A restaurant kitchen is as much an engine room as a theatre of food. How can you incorporate the best of both worlds?

The Culinary Equipment Company’s portfolio includes the Jackie Cameron School of Food & Wine in Hilton in the KwaZulu-Natal Midlands.

Restaurant kitchens today are not too dissimilar from domestic kitchens: they are stages for engaging the diner in the preparation and theatre of food. However, a restaurant kitchen is more an engine room than an aesthetic space. So how does a designer incorporate the best of both worlds?

Bring the show to the foreground

The chef at the pass of the kitchen is the conductor of his kitchen “orchestra”. This pass is also the bridge between the kitchen and the dining area. A kitchen planner knows therefore that the chef needs a clear line of sight into each section, with the ability to communicate with his brigade. A well-designed open plan kitchen, therefore, is designed with communication and flow in mind and the chef’s pass as its focal point. The patrons in the restaurant will sense harmony and feel engaged when the kitchen design is unobstructed and clearly designed to enhance the visibility of each section.

Choose equipment to flaunt the space

When budget permits an open plan kitchen benefits massively from a central cooking island. Not only does a central cooking island look magnificent, it optimizes the space of the kitchen to a T. According to Stefan Gutstadt of Culinary Equipment Company “today’s best show kitchens have custom fabricated island cookers” that are built to order with specially positioned Planchas, fryers, burners, plating areas, raised salamander, water points and even built in undercounter refrigerators.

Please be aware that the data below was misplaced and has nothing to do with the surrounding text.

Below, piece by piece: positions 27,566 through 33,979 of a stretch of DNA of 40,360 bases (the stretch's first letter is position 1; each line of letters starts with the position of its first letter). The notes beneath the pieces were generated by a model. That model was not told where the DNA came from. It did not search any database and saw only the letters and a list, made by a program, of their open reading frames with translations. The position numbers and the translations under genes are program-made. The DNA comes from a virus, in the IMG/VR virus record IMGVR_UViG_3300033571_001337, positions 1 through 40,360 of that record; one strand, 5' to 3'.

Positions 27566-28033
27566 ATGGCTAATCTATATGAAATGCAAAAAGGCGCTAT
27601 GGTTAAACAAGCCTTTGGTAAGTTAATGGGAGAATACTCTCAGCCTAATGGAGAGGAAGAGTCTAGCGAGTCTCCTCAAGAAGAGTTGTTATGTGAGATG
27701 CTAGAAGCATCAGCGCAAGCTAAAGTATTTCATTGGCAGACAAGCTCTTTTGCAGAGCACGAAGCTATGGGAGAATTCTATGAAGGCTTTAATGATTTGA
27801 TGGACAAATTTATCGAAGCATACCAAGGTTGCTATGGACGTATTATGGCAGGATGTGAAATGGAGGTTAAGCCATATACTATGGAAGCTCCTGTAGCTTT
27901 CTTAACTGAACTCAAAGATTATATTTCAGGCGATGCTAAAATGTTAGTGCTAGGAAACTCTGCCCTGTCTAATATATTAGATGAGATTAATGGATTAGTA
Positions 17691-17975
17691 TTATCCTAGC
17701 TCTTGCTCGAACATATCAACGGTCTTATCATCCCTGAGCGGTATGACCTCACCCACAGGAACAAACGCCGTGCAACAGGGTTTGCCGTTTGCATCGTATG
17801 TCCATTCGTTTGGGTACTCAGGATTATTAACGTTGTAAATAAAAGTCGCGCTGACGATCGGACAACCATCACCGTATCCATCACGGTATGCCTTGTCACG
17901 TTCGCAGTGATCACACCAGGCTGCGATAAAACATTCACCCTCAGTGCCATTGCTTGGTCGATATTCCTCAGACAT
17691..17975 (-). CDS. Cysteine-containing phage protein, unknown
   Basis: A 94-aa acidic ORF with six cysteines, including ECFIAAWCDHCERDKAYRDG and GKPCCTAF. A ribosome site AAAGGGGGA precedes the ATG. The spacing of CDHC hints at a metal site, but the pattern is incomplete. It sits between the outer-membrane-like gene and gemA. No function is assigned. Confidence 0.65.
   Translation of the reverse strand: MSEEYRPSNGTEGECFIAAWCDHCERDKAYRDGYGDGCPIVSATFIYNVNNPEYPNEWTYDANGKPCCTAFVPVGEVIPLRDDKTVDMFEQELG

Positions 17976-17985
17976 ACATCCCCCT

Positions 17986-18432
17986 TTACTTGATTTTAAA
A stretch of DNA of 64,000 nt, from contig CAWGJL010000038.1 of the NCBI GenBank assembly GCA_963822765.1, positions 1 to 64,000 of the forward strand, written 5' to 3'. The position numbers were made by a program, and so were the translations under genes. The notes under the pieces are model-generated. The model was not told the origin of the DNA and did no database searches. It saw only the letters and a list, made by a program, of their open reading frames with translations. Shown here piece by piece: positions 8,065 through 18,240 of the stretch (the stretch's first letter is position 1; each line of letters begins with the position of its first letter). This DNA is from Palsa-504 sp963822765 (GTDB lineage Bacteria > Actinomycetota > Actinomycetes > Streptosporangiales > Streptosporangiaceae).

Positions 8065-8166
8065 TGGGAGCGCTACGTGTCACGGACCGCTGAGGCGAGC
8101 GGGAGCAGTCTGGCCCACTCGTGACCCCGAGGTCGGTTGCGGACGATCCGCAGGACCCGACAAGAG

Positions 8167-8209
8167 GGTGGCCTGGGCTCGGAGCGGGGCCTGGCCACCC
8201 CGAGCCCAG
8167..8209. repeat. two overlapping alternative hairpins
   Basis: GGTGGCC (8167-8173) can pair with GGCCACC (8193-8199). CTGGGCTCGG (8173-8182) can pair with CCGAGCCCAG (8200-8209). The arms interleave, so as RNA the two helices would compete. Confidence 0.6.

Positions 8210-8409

Use lighting effectively

Lighting in an open kitchen should begin with the pass; special heat lamps that zoom into the pass will help keep food warm before being collected. Additionally, lighting inside the kitchen provides functional luminance while also needing to be aesthetically pleasing from the outside. To this end, the designer should include enough total functional light while ensuring that the space creates a warm and inviting feeling.

Plan storage to minimize clutter

Storage in any kitchen is important, but in an open kitchen it is imperative. Reducing clutter, and seamlessly integrated low and wall mounted cupboards should be provided; preferably in stainless steel. Creative designers know that beautifully integrated storage spaces will give chefs all the tools and ingredients within easy reach of their station, while also ensuring the kitchen appears uncluttered from the dining area.


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